The United States Army will soon be in control of a swarm of hundreds of drones that can descend on unmanned ground vehicles to recharge on their own.
The success of the project is attributed to army-funded research at the University of Illinois Chicago. The Army Research Laboratory awarded the institute a four-year $8 million cooperative agreement in August to work on the foundational science in two critical propulsion and power technology areas for powering future unmanned aircraft systems (UASs).
The program allows the UASs to return from military missions on their own and hover over unmanned ground vehicles to automatically and autonomously recharge. This reduces the time spent maintaining the vehicles by eliminating the need for soldiers to manually change the batteries, enhancing logistical efficiency.
The university is currently working on algorithms that would enable route planning for several teams of small unmanned air and ground vehicles.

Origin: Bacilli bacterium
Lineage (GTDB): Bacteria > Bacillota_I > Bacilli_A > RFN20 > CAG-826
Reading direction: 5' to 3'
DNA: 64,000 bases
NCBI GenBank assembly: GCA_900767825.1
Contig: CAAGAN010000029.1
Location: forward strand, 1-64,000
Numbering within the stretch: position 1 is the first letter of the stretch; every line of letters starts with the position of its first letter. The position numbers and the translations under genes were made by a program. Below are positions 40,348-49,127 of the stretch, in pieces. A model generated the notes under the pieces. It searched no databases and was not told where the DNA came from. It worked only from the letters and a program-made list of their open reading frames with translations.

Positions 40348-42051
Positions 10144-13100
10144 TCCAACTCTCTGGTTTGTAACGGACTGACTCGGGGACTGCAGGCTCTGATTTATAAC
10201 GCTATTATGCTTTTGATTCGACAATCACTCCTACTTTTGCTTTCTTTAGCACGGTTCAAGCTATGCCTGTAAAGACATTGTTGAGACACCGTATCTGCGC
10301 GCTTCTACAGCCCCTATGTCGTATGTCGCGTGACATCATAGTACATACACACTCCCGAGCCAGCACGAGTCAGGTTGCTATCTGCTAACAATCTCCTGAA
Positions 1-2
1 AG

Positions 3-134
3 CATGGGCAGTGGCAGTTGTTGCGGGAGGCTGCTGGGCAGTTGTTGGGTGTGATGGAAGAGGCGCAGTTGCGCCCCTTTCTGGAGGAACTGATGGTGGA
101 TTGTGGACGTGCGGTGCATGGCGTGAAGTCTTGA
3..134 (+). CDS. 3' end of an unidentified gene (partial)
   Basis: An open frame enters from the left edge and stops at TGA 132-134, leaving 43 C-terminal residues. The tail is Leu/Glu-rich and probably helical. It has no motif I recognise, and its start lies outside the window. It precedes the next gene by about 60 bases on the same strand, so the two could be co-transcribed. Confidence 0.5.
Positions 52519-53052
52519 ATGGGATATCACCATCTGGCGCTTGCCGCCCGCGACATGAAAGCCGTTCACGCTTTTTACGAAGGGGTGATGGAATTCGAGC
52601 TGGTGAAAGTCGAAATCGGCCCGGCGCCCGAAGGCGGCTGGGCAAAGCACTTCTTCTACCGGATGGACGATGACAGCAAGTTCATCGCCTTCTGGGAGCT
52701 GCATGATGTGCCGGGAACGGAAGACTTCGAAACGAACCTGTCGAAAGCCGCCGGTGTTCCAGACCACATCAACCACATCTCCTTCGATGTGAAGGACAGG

The program manager for the Army Research Laboratory’s Versatile Tactical Power and Propulsion Essential Research Program, Dr. Mike Kweon, said that route planning will be a critical feature for the army. As such, small and intelligent UASs can scout for the best routes during a mission and then return for recharging.
“Without solving how to handle the energy demand, all other advanced technologies using artificial intelligence and machine learning will be useless for the Army,” Kweon explained. “On the battlefield, we do not have the luxury to replace batteries for hundreds of UAVs and recharging them for hours.”
The research project is one of 11 that was funded as a part of efforts to create technologies for hybrid-electric engines that can run on multiple sources of fuel.